Last Updated April 4, 2020
Are you afraid that living on a budget means you have to cut out all the fun or having a social life? A lot of people say they have a hard time sticking to their budget because they just can’t say no when friends invite them out. Find out how you can have a social life, have fun and still save money—all while living on a budget.
How To Still Have Fun While Living On A Budget?
First, you have to change the way you think about living on a budget. If you feel like your budget is restrictive and no fun, then you’re definitely NOT going to stick with it. You have to look at your budget as a spending plan. It’s just you telling your money where to go—and you can definitely send some of your money to the “fun” category.
The reality is you can’t do everything all at once, or afford the same lifestyle as some of your family or friends. But you can still have fun and get out of debt if you budget correctly. So, here’s how to have fun and still have a social life while living on a budget:
1. Plan For Your Fun Activities
Your budget is a spending plan where you tell your money where to go. You can allocate some of your money to fun things you know you like to do.
For example, in my budget, I have a section for entertainment and travel. Those are the two areas in my life I LOVE and enjoy the most. Because I know this, I make sure I allocate some of my money every month to those things.
So if you’re the same way, you can make a plan that looks something like:
- I will spend $150 this month on dining out with friends.
- I can spend $50 this month on clubs and bar hopping.
- I can afford to spend $1,200 this year on vacations. So I will put aside $100 every month.
- I will spend $200 this month on anything related to entertainment
Planning for these things ahead of time, allows you to make a plan and still enjoy the things you love. You can have fun with your friends, and have enough money left over to put towards your financial goals.
Use this FREE Monthly Budget Printable if you’re just getting started with making a budget.
If you have a budget, but you’re ready to take it to the next level, I recommend you use my Budget Templates. It’s the system I currently use when budgeting, and it has helped me save over 50% of my income every month. It’s very detailed and will help you make sure no spending category gets forgotten about.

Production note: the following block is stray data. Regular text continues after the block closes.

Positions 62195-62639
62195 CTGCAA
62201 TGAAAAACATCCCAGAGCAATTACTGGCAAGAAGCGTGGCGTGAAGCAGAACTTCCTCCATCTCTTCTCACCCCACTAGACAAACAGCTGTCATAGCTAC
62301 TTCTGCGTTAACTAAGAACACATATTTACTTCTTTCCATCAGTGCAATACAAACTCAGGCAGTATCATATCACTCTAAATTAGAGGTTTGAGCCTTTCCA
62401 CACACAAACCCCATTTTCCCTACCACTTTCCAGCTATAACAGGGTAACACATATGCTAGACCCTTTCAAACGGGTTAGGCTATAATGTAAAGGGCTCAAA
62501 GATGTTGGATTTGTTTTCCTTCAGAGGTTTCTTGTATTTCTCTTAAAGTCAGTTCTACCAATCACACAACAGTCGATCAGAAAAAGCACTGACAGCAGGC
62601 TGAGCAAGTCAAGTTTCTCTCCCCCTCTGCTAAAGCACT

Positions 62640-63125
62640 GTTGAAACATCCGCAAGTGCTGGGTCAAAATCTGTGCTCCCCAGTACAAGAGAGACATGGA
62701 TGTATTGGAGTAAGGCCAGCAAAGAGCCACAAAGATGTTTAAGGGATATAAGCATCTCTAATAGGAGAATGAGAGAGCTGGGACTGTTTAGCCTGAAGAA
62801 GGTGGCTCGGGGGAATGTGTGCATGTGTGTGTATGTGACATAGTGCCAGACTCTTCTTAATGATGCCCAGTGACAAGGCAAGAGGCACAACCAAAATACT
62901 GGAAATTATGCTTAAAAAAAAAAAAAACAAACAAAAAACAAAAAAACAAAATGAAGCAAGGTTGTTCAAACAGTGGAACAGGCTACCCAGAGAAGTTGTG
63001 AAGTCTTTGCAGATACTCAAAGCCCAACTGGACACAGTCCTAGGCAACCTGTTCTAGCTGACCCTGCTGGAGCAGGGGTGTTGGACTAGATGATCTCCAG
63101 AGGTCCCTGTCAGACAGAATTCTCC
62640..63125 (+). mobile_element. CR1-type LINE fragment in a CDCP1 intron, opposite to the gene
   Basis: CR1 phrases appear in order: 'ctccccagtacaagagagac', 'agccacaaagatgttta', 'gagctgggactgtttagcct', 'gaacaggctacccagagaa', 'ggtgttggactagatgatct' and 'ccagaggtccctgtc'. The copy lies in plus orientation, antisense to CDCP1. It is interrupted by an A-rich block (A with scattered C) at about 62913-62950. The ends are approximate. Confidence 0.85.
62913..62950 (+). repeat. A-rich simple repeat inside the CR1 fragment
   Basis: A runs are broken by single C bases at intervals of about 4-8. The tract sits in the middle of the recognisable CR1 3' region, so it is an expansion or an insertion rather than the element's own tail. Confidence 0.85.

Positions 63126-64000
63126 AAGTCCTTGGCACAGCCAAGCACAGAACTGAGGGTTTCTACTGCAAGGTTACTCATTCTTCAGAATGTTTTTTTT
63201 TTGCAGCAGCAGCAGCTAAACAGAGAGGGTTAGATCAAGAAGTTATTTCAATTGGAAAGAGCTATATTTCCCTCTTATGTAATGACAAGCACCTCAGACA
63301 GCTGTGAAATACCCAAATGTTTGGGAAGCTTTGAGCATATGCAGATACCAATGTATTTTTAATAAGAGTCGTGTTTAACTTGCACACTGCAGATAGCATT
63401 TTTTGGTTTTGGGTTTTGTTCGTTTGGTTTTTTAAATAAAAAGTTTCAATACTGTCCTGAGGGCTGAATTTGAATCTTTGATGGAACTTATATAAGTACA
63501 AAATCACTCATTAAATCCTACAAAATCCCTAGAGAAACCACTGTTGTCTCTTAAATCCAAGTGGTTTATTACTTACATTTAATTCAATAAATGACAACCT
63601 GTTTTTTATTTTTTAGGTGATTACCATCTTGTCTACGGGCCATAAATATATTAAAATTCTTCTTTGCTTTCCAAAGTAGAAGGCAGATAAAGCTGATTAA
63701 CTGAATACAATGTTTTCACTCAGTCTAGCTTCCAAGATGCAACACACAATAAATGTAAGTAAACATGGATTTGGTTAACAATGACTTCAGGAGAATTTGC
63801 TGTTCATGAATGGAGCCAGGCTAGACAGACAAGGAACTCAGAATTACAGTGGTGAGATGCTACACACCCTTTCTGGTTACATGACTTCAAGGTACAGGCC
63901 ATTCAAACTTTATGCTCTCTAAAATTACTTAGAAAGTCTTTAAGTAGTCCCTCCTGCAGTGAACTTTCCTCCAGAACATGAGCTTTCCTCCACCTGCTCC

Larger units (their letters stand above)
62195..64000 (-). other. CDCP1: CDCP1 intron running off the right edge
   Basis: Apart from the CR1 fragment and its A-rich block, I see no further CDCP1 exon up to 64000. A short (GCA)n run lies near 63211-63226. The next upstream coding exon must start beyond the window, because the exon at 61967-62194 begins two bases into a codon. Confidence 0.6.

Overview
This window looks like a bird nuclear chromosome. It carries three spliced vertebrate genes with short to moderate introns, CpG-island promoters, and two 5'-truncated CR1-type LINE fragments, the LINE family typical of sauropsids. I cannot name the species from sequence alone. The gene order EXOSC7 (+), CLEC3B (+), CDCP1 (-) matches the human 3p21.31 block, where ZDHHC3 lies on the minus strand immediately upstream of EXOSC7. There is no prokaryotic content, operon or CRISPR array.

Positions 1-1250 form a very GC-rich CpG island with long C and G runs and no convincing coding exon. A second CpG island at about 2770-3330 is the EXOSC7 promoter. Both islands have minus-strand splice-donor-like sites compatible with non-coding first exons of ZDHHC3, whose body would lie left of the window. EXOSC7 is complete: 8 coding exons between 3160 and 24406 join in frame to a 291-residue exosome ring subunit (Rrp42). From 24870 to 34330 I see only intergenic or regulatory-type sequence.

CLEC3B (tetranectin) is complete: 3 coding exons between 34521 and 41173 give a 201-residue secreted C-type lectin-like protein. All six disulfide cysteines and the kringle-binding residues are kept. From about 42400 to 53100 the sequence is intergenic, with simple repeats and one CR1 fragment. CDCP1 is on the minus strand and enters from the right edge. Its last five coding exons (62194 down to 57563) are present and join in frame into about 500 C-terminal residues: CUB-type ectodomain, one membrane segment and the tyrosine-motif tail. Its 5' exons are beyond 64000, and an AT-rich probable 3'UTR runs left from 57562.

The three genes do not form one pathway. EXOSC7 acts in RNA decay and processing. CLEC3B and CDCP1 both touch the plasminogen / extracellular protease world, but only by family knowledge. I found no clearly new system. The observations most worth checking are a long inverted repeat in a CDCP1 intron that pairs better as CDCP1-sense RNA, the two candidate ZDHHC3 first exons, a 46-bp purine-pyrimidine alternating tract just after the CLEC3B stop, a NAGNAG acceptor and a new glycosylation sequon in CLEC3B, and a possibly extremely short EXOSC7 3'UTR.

If you want to know step-by-step exactly how I use my household budget spreadsheet to manage my money you can read this detailed article “How To Use A Monthly and Yearly Household Budget Spreadsheet.”
2. Learn To Say “No”
When living on a budget, you need to say “no” sometimes. Once the money you planned to use for fun runs out, you have to decline invitations. No one is responsible for your future but you. No one is going to pay your bills or save for your financial goals but you.
So if you can’t afford to do something, you have to learn to say no. Your true friends will understand and support your decision.
I know it’s hard to say “no” to the upcoming Beyoncé concert (actually VERY hard to say no), but you need your money more than Beyoncé does. Don’t let the fear of missing out ruin your goals of financial freedom. There will always be another Beyoncé concert or girls trip.
Focus on what’s more important…and that’s reaching your financial goals.
If you feel like the fear of missing out is getting the best of you, take a break from social media and everyone around you that’s putting you in this mindset. Keeping up with the Joneses is a budget killer. Give yourself a break from those things that make you feel like you just HAVE to have that new bag or take that exotic trip.